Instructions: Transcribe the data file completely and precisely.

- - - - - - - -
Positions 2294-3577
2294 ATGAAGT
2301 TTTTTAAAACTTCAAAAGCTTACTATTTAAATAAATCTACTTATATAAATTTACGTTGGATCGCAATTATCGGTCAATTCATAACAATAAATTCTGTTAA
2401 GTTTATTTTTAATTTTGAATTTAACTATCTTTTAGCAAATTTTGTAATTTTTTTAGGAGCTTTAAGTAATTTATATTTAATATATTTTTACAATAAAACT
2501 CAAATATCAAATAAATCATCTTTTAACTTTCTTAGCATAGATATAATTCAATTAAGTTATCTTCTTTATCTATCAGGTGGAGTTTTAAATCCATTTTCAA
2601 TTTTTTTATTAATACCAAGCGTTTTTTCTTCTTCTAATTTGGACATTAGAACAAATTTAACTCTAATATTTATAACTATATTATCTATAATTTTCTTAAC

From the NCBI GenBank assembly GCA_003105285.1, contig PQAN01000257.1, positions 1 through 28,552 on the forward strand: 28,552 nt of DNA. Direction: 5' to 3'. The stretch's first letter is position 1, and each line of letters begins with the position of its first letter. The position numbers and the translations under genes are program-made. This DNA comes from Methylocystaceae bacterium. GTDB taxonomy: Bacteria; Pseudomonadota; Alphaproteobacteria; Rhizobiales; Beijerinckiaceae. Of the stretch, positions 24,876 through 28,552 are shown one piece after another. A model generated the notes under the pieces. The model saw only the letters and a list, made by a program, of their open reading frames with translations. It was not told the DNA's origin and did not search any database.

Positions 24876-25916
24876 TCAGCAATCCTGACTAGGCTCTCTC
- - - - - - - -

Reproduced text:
Positions 2294-3577
2294 ATGAAGT
2301 TTTTTAAAACTTCAAAAGCTTACTATTTAAATAAATCTACTTATATAAATTTACGTTGGATCGCAATTATCGGTCAATTCATAACAATAAATTCTGTTAA
2401 GTTTATTTTTAATTTTGAATTTAACTATCTTTTAGCAAATTTTGTAATTTTTTTAGGAGCTTTAAGTAATTTATATTTAATATATTTTTACAATAAAACT
2501 CAAATATCAAATAAATCATCTTTTAACTTTCTTAGCATAGATATAATTCAATTAAGTTATCTTCTTTATCTATCAGGTGGAGTTTTAAATCCATTTTCAA
2601 TTTTTTTATTAATACCAAGCGTTTTTTCTTCTTCTAATTTGGACATTAGAACAAATTTAACTCTAATATTTATAACTATATTATCTATAATTTTCTTAAC

From the NCBI GenBank assembly GCA_003105285.1, contig PQAN01000257.1, positions 1 through 28,552 on the forward strand: 28,552 nt of DNA. Direction: 5' to 3'. The stretch's first letter is position 1, and each line of letters begins with the position of its first letter. The position numbers and the translations under genes are program-made. This DNA comes from Methylocystaceae bacterium. GTDB taxonomy: Bacteria; Pseudomonadota; Alphaproteobacteria; Rhizobiales; Beijerinckiaceae. Of the stretch, positions 24,876 through 28,552 are shown one piece after another. A model generated the notes under the pieces. The model saw only the letters and a list, made by a program, of their open reading frames with translations. It was not told the DNA's origin and did not search any database.

Positions 24876-25916
24876 TCAGCAATCCTGACTAGGCTCTCTC